Elderly must keep moving to live longer

Sarah Wiedersehn
(Australian Associated Press)


Light physical activity of any kind can significantly reduce an older person’s risk of death, according to new research.

Current advice recommends accumulating at least 150 minutes a week of moderate to vigorous physical activity in bouts lasing 10 or more minutes.

For many older adults this can be unachievable, say researchers.

New research has shown that for those aged 70 and over, any movement increases their life span.

Published in the British Journal of Sports Medicine, an observational study of more than 1,000 men aged 71 to 92 found there was a 15 per cent reduction in all-cause mortality risk for every thousand steps a day, no matter the intensity, .

Emmanuel Stamatakis, Professor of Physical Activity, Lifestyle and Population Health, Charles Perkins Centre, the University of Sydney, says for this particular demographic the study refutes the idea that activity must be done it at least 10 minute bouts.

“Importantly this showed that it did not matter how participants accumulated their physical activity,” Professor Stamatakis said.

“The key public health message from this study is that any movement in this age group matters,” he told AAP.

Researchers at University College London tracked the activity levels of more than 1,181 men from the British Regional Heart Study through the use of wearable monitors for five years.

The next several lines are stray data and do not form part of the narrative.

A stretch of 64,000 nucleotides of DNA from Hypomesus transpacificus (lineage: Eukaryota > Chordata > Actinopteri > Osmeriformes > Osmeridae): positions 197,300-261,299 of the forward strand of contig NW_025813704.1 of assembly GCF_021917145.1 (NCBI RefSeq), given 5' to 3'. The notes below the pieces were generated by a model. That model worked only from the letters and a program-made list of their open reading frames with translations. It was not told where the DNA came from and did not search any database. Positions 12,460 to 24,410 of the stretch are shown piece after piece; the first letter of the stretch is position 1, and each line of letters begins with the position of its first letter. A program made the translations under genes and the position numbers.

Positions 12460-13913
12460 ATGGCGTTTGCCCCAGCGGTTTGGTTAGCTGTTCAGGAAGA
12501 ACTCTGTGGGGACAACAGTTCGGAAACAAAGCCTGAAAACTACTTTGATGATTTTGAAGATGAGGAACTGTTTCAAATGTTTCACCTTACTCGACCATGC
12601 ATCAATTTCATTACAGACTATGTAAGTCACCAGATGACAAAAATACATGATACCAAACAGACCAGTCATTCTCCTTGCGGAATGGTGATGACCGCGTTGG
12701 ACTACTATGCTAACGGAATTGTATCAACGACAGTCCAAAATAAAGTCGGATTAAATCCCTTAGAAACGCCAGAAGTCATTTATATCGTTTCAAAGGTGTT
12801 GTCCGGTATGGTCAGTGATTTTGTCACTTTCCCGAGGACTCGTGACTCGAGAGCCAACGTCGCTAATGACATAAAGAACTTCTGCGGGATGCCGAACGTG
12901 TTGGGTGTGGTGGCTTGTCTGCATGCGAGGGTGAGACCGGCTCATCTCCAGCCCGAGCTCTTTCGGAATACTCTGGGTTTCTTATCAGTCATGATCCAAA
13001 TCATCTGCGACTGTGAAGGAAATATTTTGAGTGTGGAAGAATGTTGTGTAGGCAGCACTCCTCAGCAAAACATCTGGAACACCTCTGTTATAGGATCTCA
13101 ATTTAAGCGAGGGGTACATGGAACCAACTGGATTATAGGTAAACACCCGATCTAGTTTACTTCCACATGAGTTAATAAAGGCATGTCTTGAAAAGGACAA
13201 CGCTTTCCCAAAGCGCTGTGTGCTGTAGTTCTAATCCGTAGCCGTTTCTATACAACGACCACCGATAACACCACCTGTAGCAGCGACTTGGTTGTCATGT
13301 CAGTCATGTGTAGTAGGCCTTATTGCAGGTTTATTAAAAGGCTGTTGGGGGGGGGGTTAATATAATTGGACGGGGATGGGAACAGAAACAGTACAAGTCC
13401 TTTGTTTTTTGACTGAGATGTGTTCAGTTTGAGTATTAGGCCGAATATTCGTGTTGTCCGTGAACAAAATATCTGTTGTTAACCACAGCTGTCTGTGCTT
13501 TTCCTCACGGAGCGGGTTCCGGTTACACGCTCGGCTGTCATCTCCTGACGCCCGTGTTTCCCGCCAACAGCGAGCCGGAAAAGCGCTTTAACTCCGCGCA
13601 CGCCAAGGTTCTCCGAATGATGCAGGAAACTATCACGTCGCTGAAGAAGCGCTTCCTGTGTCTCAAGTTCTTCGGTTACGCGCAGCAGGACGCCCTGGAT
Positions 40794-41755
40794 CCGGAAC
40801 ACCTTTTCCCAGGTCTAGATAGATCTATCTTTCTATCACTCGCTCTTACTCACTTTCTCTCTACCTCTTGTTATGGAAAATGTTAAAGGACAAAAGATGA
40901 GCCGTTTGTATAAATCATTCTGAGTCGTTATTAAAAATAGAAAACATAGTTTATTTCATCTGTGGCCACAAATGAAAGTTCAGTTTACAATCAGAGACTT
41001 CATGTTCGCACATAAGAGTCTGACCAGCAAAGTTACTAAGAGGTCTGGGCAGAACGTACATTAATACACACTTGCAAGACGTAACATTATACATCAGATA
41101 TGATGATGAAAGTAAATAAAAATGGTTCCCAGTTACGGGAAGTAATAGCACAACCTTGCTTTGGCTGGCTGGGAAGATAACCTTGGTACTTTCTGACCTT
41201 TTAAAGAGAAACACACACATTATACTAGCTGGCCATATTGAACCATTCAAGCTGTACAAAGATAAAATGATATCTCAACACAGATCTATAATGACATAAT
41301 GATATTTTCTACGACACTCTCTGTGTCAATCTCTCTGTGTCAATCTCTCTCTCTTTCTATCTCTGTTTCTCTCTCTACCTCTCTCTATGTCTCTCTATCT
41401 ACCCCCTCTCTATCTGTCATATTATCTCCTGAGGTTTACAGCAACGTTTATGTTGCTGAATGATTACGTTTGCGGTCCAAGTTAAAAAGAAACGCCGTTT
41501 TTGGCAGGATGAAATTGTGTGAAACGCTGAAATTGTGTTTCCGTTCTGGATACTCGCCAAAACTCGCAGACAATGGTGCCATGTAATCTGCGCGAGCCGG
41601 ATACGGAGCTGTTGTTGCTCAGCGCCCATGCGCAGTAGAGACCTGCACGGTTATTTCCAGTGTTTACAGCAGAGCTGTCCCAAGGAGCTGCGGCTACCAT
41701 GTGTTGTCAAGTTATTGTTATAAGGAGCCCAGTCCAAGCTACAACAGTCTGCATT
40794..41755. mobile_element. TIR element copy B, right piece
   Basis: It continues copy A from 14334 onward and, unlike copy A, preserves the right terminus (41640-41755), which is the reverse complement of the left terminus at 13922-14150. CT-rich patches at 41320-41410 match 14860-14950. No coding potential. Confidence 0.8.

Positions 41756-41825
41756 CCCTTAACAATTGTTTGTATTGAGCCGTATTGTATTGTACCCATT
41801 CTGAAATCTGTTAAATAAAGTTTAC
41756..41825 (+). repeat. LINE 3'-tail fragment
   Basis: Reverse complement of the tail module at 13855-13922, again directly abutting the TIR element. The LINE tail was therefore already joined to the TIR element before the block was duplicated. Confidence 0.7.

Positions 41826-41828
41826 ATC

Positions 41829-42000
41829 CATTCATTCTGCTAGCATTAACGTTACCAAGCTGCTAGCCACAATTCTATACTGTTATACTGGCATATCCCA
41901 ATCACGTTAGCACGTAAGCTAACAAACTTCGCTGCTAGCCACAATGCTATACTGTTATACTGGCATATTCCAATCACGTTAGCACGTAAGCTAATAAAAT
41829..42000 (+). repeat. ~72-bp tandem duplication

The average age of the men was 78 and all were without pre-existing cardiovascular disease.

The researchers concluded “all activities” of light intensity and upwards was associated with a reduction in overall mortality risk.

Each 30 minute increase in light physical activity per day was associated with a 17 per cent reduction in mortality, the study found.

The more vigorous the exercise the more substantial the reduction in mortality risk.

While high intensity exercise is not realistic for many older people, one thousand steps per day should is achievable for pretty much everyone with the exception of those with serious functional limitations, says Prof Stamatakis.

“It doesn’t have to be in long bouts of 10 minutes or more, any movement seems to matter, any steps we are making seem to make a difference, including light intensity,” he said.

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